Literally. This is blog about signs. Like, the ones you see while driving. Yeah. I know. I don’t care who I piss off at this point.
Please keep young children away from this blog without proper protection, because it is dangerously edgy.
Billboards and signs are pretty much exclusively meant as a means to communicate an idea or make me want to buy something. Sure. A few might have solar panels on the back to generate some electricity or something. In general, though, people and companies want me to look at them, realize I don’t have the thing they’re advertising, regret it and then pull a sick J-turn to go buy said “thing” immediately.
Only…I don’t. Billboards are notoriously bad at making me want the things they show me. As they are literally a form of advertisement and their only purpose is to make me want things, that’s kind of a problem for them.
Here are some of the worst signs I see on my typical commute:
Those billboards with a giant lawyer’s face and a single, seemingly random word. “Injured?” is most common, though I sometimes see “Discrimination?” of “Denied?” And there, at the very bottom, is a teeny, tiny phone number that I assume I’m supposed to call, but I’m not sure why.
Minimalism has its place, especially when you’re expecting passing motorists to get the gist of your advertisement and learn how to contact you in the time it takes them to pass it – all without crashing. But I’ve got to admit, I only recognize the lawyer from old ads on television. Without knowing whose giant, angry face that is, the message isn’t nearly as self-explanatory as they think. In fact, it sort of comes off as a threat.
In fact, just any advertisement with this guy in general. I didn’t break the law! I swear! If I call the number, will he just stop staring at me?
Ads for “Bail Money Fast!” The problem with these signs are twofold. The first is that they seem relentlessly sketchy. Basically, you’re taking all the sketchiness of high interest payday loans and only giving them to felons. Or alleged felons, I suppose.
More important, though, is that people who need bail are locked up. They’d actually need bail money to get out and find this phone number. The only way I could see this working is that potential criminals are driving around before committing crimes and saying, “Hey. Write down that number, in case we get arrested.” To which I say, c’mon, criminals! Let’s see some optimism!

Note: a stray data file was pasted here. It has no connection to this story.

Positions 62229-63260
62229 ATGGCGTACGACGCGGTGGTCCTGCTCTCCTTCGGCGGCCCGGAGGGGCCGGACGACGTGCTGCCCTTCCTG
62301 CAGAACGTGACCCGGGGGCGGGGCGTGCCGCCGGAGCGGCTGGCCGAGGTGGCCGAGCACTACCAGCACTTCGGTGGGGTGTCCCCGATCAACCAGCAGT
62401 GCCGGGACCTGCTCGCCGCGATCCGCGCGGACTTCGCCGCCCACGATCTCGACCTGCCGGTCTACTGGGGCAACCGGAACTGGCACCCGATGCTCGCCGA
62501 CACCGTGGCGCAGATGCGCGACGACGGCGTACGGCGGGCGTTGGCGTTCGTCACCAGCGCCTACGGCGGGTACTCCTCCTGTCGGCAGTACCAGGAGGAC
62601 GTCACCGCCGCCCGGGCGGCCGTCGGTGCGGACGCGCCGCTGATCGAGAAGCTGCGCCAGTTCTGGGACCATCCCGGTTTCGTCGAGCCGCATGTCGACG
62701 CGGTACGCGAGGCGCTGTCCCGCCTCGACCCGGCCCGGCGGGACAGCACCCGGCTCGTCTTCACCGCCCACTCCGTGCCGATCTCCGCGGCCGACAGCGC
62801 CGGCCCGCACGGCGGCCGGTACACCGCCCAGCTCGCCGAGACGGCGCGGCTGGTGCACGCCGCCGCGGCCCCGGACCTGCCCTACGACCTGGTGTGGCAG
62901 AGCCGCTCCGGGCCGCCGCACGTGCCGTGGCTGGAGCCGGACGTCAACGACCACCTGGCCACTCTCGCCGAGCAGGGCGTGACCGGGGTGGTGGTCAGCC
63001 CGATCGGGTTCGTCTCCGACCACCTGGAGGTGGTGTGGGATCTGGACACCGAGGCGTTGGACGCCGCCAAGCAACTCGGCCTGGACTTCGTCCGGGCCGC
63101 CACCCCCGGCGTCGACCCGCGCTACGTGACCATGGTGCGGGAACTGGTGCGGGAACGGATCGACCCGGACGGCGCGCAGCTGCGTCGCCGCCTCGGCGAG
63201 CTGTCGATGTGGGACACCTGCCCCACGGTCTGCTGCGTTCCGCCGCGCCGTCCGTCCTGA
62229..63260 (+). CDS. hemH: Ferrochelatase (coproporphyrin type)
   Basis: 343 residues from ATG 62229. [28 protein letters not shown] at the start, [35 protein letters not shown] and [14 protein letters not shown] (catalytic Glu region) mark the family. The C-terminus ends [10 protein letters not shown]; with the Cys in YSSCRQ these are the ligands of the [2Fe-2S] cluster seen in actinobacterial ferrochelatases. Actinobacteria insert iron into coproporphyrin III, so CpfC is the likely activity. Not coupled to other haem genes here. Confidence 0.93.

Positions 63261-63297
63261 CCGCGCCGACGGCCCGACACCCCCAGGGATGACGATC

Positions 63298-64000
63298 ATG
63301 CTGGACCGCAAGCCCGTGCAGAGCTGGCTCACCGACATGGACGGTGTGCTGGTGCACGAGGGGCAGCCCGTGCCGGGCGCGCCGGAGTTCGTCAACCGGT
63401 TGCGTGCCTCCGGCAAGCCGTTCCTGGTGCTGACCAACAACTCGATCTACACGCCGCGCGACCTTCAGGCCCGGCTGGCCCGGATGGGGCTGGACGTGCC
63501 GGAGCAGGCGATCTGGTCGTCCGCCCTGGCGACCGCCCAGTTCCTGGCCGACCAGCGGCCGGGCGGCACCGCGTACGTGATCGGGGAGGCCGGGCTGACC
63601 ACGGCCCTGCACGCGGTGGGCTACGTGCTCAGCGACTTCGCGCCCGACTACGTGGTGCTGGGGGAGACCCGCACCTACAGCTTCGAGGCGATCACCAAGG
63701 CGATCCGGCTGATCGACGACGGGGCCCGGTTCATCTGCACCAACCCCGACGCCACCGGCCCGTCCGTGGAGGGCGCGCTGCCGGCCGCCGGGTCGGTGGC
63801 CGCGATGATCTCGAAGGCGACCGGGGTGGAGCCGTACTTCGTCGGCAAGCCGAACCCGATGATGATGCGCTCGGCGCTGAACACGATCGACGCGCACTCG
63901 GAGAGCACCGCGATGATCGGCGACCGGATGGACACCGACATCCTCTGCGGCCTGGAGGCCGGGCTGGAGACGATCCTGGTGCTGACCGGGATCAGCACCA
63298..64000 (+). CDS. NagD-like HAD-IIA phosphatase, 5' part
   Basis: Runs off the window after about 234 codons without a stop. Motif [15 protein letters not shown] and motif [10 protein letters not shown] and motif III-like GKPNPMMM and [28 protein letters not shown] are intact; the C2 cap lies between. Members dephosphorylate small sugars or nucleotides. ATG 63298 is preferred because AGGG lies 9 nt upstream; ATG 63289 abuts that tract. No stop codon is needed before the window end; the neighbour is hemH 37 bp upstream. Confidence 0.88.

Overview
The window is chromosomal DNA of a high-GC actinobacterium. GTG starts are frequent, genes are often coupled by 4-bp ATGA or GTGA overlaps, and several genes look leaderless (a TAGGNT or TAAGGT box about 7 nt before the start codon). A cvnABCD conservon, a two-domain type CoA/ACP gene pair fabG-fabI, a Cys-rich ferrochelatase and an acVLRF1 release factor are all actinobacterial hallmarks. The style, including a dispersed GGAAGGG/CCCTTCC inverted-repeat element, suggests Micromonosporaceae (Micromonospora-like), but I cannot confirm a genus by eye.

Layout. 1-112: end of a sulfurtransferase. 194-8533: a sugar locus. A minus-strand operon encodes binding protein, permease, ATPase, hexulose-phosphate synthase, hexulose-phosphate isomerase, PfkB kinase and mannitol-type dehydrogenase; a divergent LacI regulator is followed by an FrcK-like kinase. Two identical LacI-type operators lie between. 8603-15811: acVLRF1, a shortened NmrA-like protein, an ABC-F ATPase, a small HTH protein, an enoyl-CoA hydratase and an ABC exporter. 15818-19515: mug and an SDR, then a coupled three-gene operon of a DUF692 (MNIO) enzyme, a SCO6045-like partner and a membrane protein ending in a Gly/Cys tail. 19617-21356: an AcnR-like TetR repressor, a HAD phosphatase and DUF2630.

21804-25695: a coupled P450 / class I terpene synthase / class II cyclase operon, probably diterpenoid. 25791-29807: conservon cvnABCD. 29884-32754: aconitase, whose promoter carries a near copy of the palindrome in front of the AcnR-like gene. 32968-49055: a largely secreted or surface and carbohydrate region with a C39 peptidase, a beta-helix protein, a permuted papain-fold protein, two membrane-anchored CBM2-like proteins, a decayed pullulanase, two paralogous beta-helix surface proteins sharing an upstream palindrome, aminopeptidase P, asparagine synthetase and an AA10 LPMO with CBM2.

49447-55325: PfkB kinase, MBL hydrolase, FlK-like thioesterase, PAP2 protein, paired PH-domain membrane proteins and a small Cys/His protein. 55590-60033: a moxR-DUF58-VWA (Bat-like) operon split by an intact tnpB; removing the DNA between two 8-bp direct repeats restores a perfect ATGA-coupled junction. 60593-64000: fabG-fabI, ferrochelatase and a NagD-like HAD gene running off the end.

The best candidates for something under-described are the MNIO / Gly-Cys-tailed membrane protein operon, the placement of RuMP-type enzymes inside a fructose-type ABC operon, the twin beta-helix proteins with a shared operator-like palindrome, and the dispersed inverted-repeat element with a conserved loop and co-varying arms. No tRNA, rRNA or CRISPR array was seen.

Houses with “Private Property – No Trespassing!” Of course it’s private property. That’s how houses work. Despite your avant-garde use of old newspapers sculpted to look exactly like garbage piles on your porch, I didn’t mistake your house for a modern art gallery.
Including “No Trespassing” is redundant on any property. That’s what makes it property. Someone, by definition, owns it. Criminals aren’t going to drive by and say, “Hey. We should trespass on that property. There’s no sign or anything.”
And the other guy is like, “Sure. But write down that number for fast bail money first just in case, okay?”
Also, why are these signs always posted on the most rundown houses in any neighborhood? I don’t think anyone’s going to touch your 50% red, 50% rust Chevy Nova. Hell, every time I walk past those places I veer onto the curb just to put a little extra distance between me and the front porch where I always see cats walk up but never come back from. Trespassing? No thanks. I’ve already had tetanus.
Signs with fewer and fewer letters. I get it. It’s hard to keep up with a new clever message every week, or month or…since April of 2009. Plagiarizing something random from the Internet would take entire moments, after all. And you’d need, sigh, I don’t know. A ladder? This whole thing is starting to sound like a huge hassle.
But if you don’t plan on updating your sign, maybe just take all the letters down. It says something about a business whose sign just says “O” and two lines later, “HEW.” I mean, I think it says something about a business. I just have no idea what.
Even if there’s only a one-in-four chance of the “H” falling off next and your sign saying, “Ew,” there’s still a four-in-four chance that the next letter that falls will make your store look just a bit more pathetic.
Anyway, just some food for thought. I, for example, am suddenly wondering if I might be driving through the bad part of town every day. See? We all learned something.